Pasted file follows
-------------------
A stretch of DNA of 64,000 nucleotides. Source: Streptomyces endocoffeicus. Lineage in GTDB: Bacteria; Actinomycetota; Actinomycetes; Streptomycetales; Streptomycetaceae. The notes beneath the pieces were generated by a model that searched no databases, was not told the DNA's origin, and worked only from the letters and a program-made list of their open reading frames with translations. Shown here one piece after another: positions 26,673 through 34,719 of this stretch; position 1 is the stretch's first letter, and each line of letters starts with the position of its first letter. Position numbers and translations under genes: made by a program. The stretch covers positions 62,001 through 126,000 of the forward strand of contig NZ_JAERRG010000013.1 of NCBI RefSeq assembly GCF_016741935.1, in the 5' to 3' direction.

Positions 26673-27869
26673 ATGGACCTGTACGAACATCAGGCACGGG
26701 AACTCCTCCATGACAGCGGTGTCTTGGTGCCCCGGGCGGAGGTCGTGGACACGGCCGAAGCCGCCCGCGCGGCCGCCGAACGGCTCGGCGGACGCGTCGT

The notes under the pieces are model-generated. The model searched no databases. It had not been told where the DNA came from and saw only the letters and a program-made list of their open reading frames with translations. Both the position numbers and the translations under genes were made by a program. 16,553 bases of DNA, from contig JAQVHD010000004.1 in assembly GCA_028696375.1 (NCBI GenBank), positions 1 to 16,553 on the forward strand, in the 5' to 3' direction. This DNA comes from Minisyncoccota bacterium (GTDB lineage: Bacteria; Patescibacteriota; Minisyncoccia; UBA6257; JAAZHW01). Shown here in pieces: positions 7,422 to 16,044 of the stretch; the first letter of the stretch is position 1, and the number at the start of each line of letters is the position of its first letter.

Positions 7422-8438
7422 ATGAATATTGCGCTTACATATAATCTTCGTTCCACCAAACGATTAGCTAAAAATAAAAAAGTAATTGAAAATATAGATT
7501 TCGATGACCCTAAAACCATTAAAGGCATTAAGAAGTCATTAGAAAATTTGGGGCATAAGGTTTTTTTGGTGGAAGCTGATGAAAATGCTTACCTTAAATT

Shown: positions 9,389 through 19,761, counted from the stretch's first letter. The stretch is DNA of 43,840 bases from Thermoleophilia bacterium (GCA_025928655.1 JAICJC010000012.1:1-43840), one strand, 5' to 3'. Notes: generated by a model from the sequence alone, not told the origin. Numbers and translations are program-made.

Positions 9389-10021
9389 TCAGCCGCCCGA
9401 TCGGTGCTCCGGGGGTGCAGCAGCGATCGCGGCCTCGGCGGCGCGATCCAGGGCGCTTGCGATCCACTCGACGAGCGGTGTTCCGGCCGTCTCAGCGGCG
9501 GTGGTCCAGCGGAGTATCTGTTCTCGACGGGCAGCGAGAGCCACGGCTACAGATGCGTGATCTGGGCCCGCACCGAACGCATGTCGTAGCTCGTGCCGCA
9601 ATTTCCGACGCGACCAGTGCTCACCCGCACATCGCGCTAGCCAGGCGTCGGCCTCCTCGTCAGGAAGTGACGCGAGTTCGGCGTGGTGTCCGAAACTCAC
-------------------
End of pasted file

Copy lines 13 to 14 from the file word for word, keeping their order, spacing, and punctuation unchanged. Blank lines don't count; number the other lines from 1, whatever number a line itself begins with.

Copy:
9501 GTGGTCCAGCGGAGTATCTGTTCTCGACGGGCAGCGAGAGCCACGGCTACAGATGCGTGATCTGGGCCCGCACCGAACGCATGTCGTAGCTCGTGCCGCA
9601 ATTTCCGACGCGACCAGTGCTCACCCGCACATCGCGCTAGCCAGGCGTCGGCCTCCTCGTCAGGAAGTGACGCGAGTTCGGCGTGGTGTCCGAAACTCAC